FINRA Issues Guidance in New Social Media Websites Notice

In November, Legal Bytes reported (Regulators Poised to Give Financial Institutions a Slap in the Facebook) that Richard Ketchum, Chief Executive of the Financial Industry Regulatory Authority (FINRA), acknowledged Wall Street is eager to use social media to interact with customers. In the course of his remarks at a recent meeting of the Securities Industry and Financial Markets Association (SIFMA), he noted, “We continue to witness the advent of technologies that will challenge your ability to ensure compliance with regulatory requirements,” and “Social networking is one such innovation.

Now, supplementing existing FINRA Rules, FINRA has released a notice concerning online media rules (you can download and read a copy of the notice below) whose key components include requirements that securities firms:

  • Must develop policies and require its employees to comply with the new regulatory requirements
  • Must retain records of communications (a compliance requirement of the Securities Exchange Act of 1934) when social media is used to communicate
  • Must ensure that recommendations made through social media are suitable to all investors to whom the recommendation is made (e.g., by limiting or filtering access based on investor/consumer qualifications)

FINRA’s notice takes the position that securities firms must adapt existing rules to social media and essentially mirror the 2003 FINRA definition of “public appearance.” This definition noted that chat room postings were no different than if a firm representative was in a room making statements to a room filled with investors. FINRA’s current notice indicates that information posted or content placed online (static information) is subject to these same rules and must be approved by a firm principal – presumably, even information about individuals in the firm that may be part of an individual’s profile on the firm’s website or in social media platforms. But online interactions that are occurring on the fly (e.g., in real time), while subject to supervisory requirements (e.g., they must be supervised, perhaps even monitored), do not require such approvals.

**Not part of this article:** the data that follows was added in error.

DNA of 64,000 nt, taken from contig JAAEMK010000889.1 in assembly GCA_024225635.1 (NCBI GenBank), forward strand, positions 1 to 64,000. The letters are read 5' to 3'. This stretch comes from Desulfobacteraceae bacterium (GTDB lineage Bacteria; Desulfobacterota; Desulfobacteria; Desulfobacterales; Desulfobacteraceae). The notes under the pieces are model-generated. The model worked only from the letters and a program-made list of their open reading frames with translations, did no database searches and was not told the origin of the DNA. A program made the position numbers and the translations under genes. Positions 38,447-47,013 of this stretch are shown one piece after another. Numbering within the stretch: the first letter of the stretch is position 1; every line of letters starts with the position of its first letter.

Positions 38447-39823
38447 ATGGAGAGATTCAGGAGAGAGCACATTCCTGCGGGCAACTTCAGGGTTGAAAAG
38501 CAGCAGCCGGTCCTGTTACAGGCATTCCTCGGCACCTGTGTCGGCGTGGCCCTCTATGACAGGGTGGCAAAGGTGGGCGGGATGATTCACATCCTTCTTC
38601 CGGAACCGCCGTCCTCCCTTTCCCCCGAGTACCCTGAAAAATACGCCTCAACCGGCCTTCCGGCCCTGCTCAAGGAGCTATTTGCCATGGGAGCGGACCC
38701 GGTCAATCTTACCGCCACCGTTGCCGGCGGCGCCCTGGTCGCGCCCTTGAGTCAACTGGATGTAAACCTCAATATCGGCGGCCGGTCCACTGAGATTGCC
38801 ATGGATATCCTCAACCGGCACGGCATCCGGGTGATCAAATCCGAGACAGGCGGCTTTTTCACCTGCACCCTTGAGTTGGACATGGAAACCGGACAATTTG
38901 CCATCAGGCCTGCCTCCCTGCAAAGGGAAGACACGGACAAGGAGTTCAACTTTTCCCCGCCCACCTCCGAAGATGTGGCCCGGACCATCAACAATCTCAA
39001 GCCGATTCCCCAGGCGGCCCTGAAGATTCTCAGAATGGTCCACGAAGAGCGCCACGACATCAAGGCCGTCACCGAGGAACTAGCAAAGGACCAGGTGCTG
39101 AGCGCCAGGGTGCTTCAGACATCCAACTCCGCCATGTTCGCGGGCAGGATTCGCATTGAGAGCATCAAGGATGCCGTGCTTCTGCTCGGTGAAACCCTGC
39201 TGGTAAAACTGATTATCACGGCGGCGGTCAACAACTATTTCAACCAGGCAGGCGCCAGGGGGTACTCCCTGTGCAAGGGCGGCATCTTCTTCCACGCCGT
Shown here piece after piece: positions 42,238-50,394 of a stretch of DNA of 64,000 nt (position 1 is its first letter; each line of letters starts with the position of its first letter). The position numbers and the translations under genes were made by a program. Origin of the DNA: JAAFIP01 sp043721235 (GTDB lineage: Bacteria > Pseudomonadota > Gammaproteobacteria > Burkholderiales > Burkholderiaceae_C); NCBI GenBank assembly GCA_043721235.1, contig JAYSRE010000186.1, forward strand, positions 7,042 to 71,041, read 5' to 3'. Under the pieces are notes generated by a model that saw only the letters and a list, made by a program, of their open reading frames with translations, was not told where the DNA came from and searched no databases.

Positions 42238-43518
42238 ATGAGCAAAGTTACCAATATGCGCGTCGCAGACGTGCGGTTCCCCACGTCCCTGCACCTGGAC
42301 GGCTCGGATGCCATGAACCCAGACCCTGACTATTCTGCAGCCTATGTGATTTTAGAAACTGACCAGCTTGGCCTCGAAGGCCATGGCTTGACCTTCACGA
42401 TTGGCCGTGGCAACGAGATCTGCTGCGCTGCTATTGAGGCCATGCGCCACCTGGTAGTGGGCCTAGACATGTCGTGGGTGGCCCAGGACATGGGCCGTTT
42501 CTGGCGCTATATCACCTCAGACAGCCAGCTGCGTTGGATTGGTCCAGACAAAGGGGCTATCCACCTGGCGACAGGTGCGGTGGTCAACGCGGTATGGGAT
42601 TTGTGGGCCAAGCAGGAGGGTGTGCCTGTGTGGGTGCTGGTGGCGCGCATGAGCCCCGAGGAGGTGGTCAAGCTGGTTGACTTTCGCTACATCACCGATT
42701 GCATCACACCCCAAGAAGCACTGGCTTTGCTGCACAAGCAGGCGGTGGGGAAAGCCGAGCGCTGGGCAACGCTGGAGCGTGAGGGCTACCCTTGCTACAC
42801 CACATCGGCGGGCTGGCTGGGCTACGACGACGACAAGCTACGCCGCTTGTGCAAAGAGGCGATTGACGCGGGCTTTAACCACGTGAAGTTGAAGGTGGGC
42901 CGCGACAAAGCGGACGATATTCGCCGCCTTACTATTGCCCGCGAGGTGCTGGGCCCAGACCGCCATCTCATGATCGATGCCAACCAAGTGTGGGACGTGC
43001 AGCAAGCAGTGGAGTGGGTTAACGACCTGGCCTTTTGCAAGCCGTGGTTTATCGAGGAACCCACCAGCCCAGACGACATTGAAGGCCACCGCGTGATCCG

You can read or download the FINRA Regulatory Notice 10-06 (Social Media Web Sites) [PDF] here.

As mentioned in the Legal Bytes November post, SEC disclosure rules apply to Tweets, blog postings, wall postings and other communication platforms provided by social media sites, and other regulatory agencies are seeking to address the use of social media sites by the entities they regulate (e.g., the FCC, the New York State Insurance Department). So if any of this is of interest and if you need to know more or need help, please contact me, Joseph I. Rosenbaum, or the Rimon attorney with whom you regularly work. We are happy to help.

Update:  Rimon lawyers Christopher P. Bennet, Amy J. Greer, Jacob Thride and Kevin Xu have prepared a Client Alert on the subject which you can read by going to: FINRA Issues Notice for Financial Firms Using Social Media.